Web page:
The Latest in the Saga of the Alabama Sturgeon

The Latest in the Saga of the Alabama Sturgeon 2017-01-23T10:21:09+00:00

sturgeonOn Thursday, January 18, 2001, the Alabama-Tombigbee Rivers Coalition (Coalition) filed suit in the Northern District of the Federal Court in Birmingham to overturn the May 5, 2000 listing by the US Fish and Wildlife Service (FWS) of the Alabama Sturgeon as an endangered species. The suit, brought against the Secretary of Interior, Bruce Babbitt, and the FWS, claimed the FWS violated the Endangered Species Act (ESA), the Administrative Procedures Act, and the US Constitution during the listing process and in the final decision.

Update: The Department of Interior and the US Fish and Wildlife Service responded to the ATRC suit on March 19, 2001. As expected, their answer to each point in the suit was to deny the allegation or that they did not have enough information to make an adequate response. A court-ordered conference between the Coalition and the US Department of Justice on May 1 failed to resolve any of the issues. Court filings are continuing in what may be a protracted battle to inject some semblance of balance into the Endangered Species Act.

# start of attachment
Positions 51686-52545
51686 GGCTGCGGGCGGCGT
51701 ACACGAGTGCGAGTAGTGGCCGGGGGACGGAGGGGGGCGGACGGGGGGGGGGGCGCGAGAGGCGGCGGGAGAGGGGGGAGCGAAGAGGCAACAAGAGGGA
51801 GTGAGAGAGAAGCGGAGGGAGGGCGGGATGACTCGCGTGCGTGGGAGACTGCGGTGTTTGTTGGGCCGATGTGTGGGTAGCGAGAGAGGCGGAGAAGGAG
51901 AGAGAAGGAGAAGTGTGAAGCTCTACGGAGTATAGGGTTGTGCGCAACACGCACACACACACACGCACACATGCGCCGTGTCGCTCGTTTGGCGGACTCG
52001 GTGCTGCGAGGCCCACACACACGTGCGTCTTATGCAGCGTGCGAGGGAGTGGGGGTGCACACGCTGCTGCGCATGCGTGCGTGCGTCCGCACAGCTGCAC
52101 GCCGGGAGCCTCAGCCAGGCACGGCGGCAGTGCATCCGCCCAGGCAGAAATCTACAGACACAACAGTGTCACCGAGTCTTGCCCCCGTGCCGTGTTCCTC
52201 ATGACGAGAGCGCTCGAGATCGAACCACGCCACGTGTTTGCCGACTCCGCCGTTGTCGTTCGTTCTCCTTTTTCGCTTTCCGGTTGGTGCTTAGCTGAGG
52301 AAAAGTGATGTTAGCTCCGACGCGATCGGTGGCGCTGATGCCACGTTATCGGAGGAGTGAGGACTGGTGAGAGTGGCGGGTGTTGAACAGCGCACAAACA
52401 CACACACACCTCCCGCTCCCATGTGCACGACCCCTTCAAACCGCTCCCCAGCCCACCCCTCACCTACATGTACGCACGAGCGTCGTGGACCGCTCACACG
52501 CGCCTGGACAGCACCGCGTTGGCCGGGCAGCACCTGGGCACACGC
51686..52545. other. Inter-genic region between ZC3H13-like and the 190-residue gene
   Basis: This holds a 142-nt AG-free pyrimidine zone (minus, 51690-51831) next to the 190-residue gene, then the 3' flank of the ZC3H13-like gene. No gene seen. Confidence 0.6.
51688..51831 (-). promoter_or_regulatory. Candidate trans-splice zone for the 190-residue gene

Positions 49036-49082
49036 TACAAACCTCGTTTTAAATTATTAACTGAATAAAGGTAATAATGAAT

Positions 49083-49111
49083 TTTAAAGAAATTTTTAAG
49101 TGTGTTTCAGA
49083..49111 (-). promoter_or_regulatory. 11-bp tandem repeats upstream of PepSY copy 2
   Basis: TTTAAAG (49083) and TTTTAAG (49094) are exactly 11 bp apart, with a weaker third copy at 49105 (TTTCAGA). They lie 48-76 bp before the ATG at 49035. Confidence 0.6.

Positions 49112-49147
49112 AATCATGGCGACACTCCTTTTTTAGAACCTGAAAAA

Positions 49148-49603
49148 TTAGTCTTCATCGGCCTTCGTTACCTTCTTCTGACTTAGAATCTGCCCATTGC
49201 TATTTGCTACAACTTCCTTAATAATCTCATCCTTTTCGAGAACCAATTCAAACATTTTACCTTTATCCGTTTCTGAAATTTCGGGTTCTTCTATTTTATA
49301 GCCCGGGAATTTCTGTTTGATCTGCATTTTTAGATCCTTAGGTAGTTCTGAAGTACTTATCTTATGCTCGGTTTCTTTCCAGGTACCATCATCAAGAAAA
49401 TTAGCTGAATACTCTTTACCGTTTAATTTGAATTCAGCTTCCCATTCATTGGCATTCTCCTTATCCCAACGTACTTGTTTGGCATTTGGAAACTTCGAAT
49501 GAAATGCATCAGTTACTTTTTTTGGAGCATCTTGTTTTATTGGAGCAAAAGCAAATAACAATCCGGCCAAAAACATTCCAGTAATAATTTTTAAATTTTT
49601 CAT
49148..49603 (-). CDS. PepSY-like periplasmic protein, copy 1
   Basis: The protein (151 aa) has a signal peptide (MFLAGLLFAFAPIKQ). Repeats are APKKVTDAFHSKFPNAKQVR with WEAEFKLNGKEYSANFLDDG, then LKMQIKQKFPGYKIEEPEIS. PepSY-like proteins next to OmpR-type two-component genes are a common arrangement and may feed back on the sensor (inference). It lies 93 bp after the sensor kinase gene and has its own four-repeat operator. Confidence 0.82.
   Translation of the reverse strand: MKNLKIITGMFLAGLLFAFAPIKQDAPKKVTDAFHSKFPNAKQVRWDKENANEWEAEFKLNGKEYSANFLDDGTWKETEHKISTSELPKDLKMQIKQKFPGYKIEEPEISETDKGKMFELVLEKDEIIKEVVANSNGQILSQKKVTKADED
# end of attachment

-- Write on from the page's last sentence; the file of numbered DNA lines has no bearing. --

May 24, 2002: The Coalition filed a petition for summary judgment in the Northern District of the US Federal Court in Birmingham on April 16, 2002. Filing an amicus curiae (i.e., Friend of the Court) in support of the Coalition was the Pacific Legal Foundation, a national public interst free enterprise legal group headquartered in Sacramento, California. On May 21, the US government responded to the summary judgment petition , but did not offer any new positions or information. Still, the Coalition has until June 7 to file its own comments on the US response.